ASM Clermont Auvergne

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ASM Clermont Auvergne
Clermont auvergne badge.png
Full nameAssociation Sportive Montferrandaise Clermont Auvergne
Nickname(s)Les Jaunards, The Vulcans, Montferrand, Yellow Army
Founded1911; 107 years ago (1911)
LocationClermont-Ferrand, France
Ground(s)Parc des Sports Marcel Michelin (Capacity: 19,022)
PresidentEric De Cromieres
Coach(es)Franck Azéma
Captain(s)Damien Chouly
League(s)Top 14
2017–189th
1st kit
2nd kit
3rd kit
Official website
www.asm-rugby.com

Association Sportive Montferrandaise Clermont Auvergne (pronounced [klɛʁmɔ̃ ovɛʁɲ]) is a French rugby union club from Clermont-Ferrand in Auvergne-Rhône-Alpes that currently competes in Top 14, the top level of the French league system. Clermont are two times French champions in 2009-10 and 2016-17. The rugby section is a part of a multi-sport club called AS Montferrand, which was founded in 1911 and adopted that name in 1919. Although the rugby section changed its name to the current ASM Clermont Auvergne in 2004, it is still frequently referred to as Montferrand both within and outside France.

The team play at the 19,022-seat Parc des Sports Marcel Michelin, also known by its nickname, The Bib Park. Clermont wear yellow and blue, the colours of the city of Montferrand, taken from the French tyre manufacturer Michelin when the firm settled in Montferrand in 1889.

The city is where Marcel Michelin, the son of the founder of the famous French tyre manufacturer, decided to implement the first factory but also the stadium after the creation of ASM for its workers before World War I. L'ASM, as they are also called, are the traditional underdog, always cited among early favourites and praised for their style of play, but never winning trophies at the end of the season.[citation needed] They have reached the French Championship final thirteen times, losing on each occasion until their eleventh trip in 2010, when they finally won the championship in their 100th year as a club.[1]

History[edit]

Amateur era[edit]

The club was established in 1911 as AS Michelin, though they changed their name to AS Montferrandaise in 1919 due to legal obligation. The club was started by Marcel Michelin, the son of André Michelin the founder of the Michelin tyre manufacturer and he died in deportation at Buchenwald. He had been deported there as a member of the Resistance and was involved in two successful escape attempts before dying during the third.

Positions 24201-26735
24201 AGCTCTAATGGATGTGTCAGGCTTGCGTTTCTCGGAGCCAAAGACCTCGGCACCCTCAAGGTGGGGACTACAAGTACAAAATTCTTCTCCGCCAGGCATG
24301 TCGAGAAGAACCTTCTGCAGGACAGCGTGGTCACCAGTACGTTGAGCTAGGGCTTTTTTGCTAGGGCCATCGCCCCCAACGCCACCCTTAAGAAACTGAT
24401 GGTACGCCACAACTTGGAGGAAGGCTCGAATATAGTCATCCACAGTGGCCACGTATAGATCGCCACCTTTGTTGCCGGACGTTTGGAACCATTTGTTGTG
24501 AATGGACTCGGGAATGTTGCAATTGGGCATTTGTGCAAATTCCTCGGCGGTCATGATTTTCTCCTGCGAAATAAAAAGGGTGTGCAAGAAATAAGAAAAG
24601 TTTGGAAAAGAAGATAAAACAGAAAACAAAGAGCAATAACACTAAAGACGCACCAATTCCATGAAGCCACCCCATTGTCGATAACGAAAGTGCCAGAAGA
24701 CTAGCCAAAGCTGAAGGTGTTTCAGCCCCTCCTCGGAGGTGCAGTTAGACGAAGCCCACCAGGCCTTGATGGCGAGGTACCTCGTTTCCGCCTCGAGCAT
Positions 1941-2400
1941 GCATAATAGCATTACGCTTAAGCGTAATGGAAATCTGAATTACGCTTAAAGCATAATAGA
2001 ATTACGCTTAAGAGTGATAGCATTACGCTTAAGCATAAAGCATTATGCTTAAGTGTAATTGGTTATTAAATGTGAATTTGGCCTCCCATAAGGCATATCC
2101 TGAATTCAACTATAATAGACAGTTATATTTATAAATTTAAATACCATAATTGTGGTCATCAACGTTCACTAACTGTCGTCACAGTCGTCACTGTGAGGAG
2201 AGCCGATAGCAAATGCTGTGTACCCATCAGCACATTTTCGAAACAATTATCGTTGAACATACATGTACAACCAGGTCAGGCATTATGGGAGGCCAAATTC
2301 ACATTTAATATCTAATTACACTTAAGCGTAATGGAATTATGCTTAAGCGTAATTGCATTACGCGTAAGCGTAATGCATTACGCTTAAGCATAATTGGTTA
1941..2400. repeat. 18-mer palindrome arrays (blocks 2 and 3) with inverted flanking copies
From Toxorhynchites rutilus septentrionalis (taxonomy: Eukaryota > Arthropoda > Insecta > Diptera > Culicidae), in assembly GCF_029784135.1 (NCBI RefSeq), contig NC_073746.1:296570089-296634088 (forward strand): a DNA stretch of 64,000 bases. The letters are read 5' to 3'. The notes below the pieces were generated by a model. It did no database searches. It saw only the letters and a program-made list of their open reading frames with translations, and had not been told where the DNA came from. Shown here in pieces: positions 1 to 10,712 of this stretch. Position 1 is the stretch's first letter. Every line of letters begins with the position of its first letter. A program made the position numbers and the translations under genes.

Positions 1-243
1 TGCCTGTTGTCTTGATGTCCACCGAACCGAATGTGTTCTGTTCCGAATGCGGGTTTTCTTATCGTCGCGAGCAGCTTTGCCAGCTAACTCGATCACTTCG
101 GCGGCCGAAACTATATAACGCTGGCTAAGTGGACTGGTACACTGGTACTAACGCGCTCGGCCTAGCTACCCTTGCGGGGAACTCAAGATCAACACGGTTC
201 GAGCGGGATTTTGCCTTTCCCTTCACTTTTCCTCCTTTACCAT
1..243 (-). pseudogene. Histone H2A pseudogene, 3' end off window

The club made its first final of any competition in 1935, where they played Perpignan for the Challenge Yves du Manoir. AS Montferrand lost the match, 3–3 and 9–0. The following year they featured in their first championship final; though they lost to RC Narbonne 6 points to 3. They made the final again in 1937, though that match was also lost, 13 points to 7 to CS Vienne. However the following season the club won its first title; winning the Challenge Yves du Manoir by defeating Perpignan 23 points to 10.

During the 1940s the club contested the Coupe de France on two occasions, in 1945 and 1947. The club lost on both occasions, by one point, 14 to 13 to SU Agen in 1945, and then 14 to 11 against Toulouse in 1947. It would be another 10 years until the club featured in another competition final; losing to US Dax in the 1957 Challenge Yves du Manoir. The club became a force during the 1970s, starting in 1970 with a 3 points to nil championship loss to La Voulte Sportif. The club then contested the Challenge Yves du Manoir twice in a row over the 1972–73 seasons; losing both finals, against AS Béziers and Narbonne respectively. Then they won the competition in 1976, defeating SC Graulhet 40 points to 12 just a few days after the death of the young international winger, Jean-François Philiponeau, struck on the field during an exhibition game. The club then contested the championship final in 1978, though they lost to Béziers. They also lost the Challenge Yves du Manoir in 1979, against Narbonne.

In 1994 season the club contested both the French championship and the Challenge Yves du Manoir. They lost the Challenge Yves du Manoir to Perpignan (the third time the clubs had met in the competition final). They also lost the championship, defeated 22 points to 16 by Toulouse.

Professional era[edit]

The club contested two finals in the 1999 season as well, the French championship and the European Challenge Cup. They won the European Challenge Cup, defeating fellow French club CS Bourgoin-Jallieu 35 points to 16 at the Stade Gerland in Lyon. However they lost the domestic final, being defeated by Toulouse again, 15 points to 11. The club would meet Toulouse again in the season final of 2001, with Toulouse winning 34 points to 22. In 2004 they contested the European Challenge Cup again, though they lost to English club Harlequins, by one point, 27 to 26 at the last minute.